Algonquin Village Board in favor of having officers at middle schools

Officials move forward with effort unanimously

Algonquin Deputy Police Chief Ryan Markham address the Village Board on Tuesday about the benefits of adding officers to middle schools.
Algonquin Deputy Police Chief Ryan Markham address the Village Board on Tuesday about the benefits of adding officers to middle schools.

The Algonquin Village Board supports putting police officers in Community School District 300 middle schools this upcoming school year.

The board unanimously voted Tuesday evening to move forward with an intergovernmental agreement to have an officer assigned to serve as a school liaison at Algonquin Middle School and Westfield Community School.

The goal is “to maintain a more personal relationship between law enforcement agents and students in the school; assist in educational programs; protect the students and the school from theft, vandalism and trespassing; and deal more effectively with juvenile offenses,” according to village documents.

The agreement still must be approved by the District 300 board, which could take up the matter this summer.

Area high schools already have police officers.

Chosen officers would have to attend a 40-hour basic school resource officer training class within six months of starting and be trained in gang resistance and cultural diversity, among other things.

Above all, they would counsel school staff on best practices for safety and assist in cases of emergency.

Such officers must “maintain a high level of visibility during school entrance and dismissal times, as well as during passing periods,” according to village documents.

At least once a year, the director of school safety, the principals of Algonquin Middle School and Westfield Community School and a designated representative of the Algonquin Police Department must meet to discuss and evaluate the program.

“It’s a terrific idea,” said Deputy Chief Ryan Markham, who added that he served as a school resource officer at Jacobs High School for three years. “I really saw how useful they are. It’s not just the security aspect of it. It’s about interacting with kids and building upon that relationship that we establish with the D.A.R.E [Drug Abuse Resistance Education] program in elementary and middle schools.”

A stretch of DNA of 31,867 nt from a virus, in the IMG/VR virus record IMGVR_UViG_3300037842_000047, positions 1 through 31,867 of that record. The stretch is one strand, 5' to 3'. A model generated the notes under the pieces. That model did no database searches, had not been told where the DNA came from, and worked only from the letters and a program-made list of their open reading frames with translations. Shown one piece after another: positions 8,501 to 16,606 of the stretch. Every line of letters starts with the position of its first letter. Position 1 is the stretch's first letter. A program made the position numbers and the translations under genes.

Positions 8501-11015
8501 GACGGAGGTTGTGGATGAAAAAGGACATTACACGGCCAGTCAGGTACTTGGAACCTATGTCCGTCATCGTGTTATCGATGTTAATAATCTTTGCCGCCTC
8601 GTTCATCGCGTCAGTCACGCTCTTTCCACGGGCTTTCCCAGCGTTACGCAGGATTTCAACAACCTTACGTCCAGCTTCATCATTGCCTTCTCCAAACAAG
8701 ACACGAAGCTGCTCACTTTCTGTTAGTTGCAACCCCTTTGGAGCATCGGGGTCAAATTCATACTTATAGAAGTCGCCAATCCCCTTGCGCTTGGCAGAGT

District 300 would reimburse the village for 66 percent of the cost of each officer, according to village documents. Because the agreement still is being ironed out, it’s not clear what the costs would be.

“They’re still working out the details,” said Trustee Jerry Glogowski, adding that more experienced officers would cost more. “It all depends on who we pick.”

The Village Board will vote on a final agreement after the District 300 board adds to it.

“They’re both going over drafts,” Markham said. “They’re hashing out the intergovernmental agreement.”

As it stands now, the agreement would go into effect the day teachers return from summer recess and end on the last day of student attendance during the 2018-19 school year. The agreement automatically would be renewed if it is successful, according to village documents.

The move comes amid a national debate regarding school safety.

In February, Marjory Stoneman Douglas High School in Parkland, Florida, was the site of one of the nation’s deadliest school shootings. Seventeen people were fatally shot, and seventeen others were wounded.

Last month, 10 people were killed and 13 were injured during a school shooting at Santa Fe High School in Santa Fe, Texas.

Closer to home, a school resource officer thwarted a school shooting suspect May 16 at Dixon High School.

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